During my twin pregnancy, and not unlike my two previous pregnancies, I would race into Labour and Delivery anytime I felt something was a bit off. Whether it was unusual pains, less kicks than usual, lots of Braxton Hicks contractions, or a racing heart, I would go in and demand to be checked. Each time, I was properly assessed and sent home being told that everything was great and what I was experiencing was normal.
One symptom that I always experienced during each of my pregnancies was low blood pressure. My blood pressure is always on the low end, but whenever I have been pregnant, it dips even lower. This is actually very common. It is caused by the hormonal changes, which causes a dilation of blood vessels, which in turn causes low blood pressure. For me, my low blood pressure would cause me to feel dizzy and lightheaded.
My twin pregnancy was fairly uneventful. My twin girls were growing well, and although my body found it challenging, all three of us were healthy. By the time I approached my 35th week, it was time to schedule my C-section due to my twins being breech. My doctor set the date for 37 weeks, four days.
By the time I entered my 37th week of pregnancy, I started to relax about every little unusual symptom. I figured I was in the home stretch and there wasn’t any point in racing to the hospital.
Just five days shy of my delivery date, I decided to pack my two older kids up and head to my parents for one last outing and family get-together. My husband was at work but thankfully I had our nanny, who was temporarily helping me with our older kids, with us.
I drove all of us along the country road that connects my town and my parents’ town, and I was chatting away with our nanny who was in the passenger seat when suddenly, something went horribly wrong.
I lost all of my peripheral vision. Picture looking through a pinhole in the center of a black piece of paper. It was terrifying. I had no idea what was happening.
I had experienced moments of blacking out with my twin pregnancy after climbing the stairs, but this was different.
I stopped talking and luckily found a shoulder on the side of the road to pull over onto. I sat there for a moment blinking, as my vision returned. To say our nanny was concerned was an understatement. I had her take over driving the rest of the way. This photo was taken minutes after arriving at my parents. At this point in my twin pregnancy, I was only able to stand for a minute at a time due to the strain my belly put on my body.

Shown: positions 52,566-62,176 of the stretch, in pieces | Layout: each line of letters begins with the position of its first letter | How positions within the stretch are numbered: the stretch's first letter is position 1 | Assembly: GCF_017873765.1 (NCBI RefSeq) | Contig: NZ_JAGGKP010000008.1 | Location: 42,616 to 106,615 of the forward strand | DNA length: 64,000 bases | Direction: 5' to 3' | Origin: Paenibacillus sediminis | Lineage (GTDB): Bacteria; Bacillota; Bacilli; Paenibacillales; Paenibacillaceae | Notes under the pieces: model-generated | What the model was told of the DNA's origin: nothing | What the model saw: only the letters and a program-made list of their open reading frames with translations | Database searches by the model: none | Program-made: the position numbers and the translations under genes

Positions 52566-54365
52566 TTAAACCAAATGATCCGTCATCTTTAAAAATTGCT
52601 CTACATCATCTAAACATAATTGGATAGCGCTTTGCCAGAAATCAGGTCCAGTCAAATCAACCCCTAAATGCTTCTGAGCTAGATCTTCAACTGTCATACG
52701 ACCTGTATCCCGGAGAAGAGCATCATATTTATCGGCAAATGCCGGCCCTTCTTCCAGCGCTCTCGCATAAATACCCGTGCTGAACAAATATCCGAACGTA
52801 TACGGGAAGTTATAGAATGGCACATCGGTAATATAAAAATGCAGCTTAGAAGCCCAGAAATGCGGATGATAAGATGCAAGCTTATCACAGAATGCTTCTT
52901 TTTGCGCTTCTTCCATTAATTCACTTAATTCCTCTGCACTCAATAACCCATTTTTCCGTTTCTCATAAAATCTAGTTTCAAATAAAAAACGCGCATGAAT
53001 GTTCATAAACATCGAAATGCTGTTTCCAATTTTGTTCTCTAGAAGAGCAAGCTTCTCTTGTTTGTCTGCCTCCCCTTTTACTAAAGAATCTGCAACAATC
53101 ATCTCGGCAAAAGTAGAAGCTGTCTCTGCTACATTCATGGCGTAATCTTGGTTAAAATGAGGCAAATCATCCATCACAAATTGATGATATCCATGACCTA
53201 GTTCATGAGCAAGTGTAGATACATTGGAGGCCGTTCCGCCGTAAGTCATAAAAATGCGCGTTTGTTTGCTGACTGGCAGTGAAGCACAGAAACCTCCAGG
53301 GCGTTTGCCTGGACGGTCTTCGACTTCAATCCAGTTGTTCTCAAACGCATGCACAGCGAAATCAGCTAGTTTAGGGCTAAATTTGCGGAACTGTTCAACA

When I arrived at my parents’ house, I told them what had happened. I had thought it had to do with my low blood pressure, but they knew better. My parents had each worked in the medical field, and were suspecting I might have preeclampsia.
According to Baby Center, preeclampsia is “marked by high blood pressure and high levels of protein in the urine.” One factor that can put you at higher risk of preeclampsia is carrying more than one baby, and one of the symptoms of preeclampsia is a change in vision. Left untreated, preeclampsia could have had catastrophic and even deadly outcomes for both myself and my babies.
When my parents took my blood pressure, they noted that it was within the normal range, but slightly on the high end. Although this was not an alarming number, they were concerned because they knew I usually have low blood pressure. I phoned my husband and we decided together that we didn’t think I should bother going into to the hospital. I was going to be heading there four days later, for my preoperative appointment, so we decided to just wait.
From that point on, I had other people drive me around, and when it came time to head to the hospital for my preoperative appointment, I had a friend of mine drive me. We walked in, all smiles and almost giddy with the fact that I would be welcoming two babies the next day. I strolled into the assessment area, which I knew all too well at this point. A kind, older nurse, who I knew, started having me fill out forms while she checked the babies’ heart rates. Then she began checking my blood pressure.
A look of concern spread across her face. I turned from my friend, ready to listen to what the nurse was about to tell me. My blood pressure was high, scary high. After she peppered me with questions, I filled her in on my terrifying experience while driving.
Almost immediately I was rushed to a bed in labour and delivery, and what was supposed to be a short appointment turned into hours of assessments by various doctors trying to decide if they should take the babies out right then, or wait until my scheduled C-section the next morning.In the moment, I think I was in shock. I just laid there, being examined over and over again. It was finally decided that they could wait until the next morning, because my blood pressure had gone down a bit, but not a minute longer. I was relieved that I would be able to get one more nights sleep and be able to keep my babysitters that I had orchestrated so carefully for my older kids, in place.
The next morning went on without a hitch. My girls arrived pink and screaming at 8:08 a.m. and 8:09 a.m. We were over the moon and thankful that everyone was healthy.
I was told that the sweet nurse I had seen the day before, had called multiple times after her initial check-up with me, asking about my wellbeing and making sure that I was being taken care of.
Now that I have had over a year to digest the events leading up to my twins’ delivery, I almost can’t wrap my mind around what a toll my pregnancy took on my body. I should have gone straight to the hospital after my vision-loss incident.
Preeclampsia can happen very suddenly, and without warning. Things could have gone in a very different direction and I am very lucky and blessed that it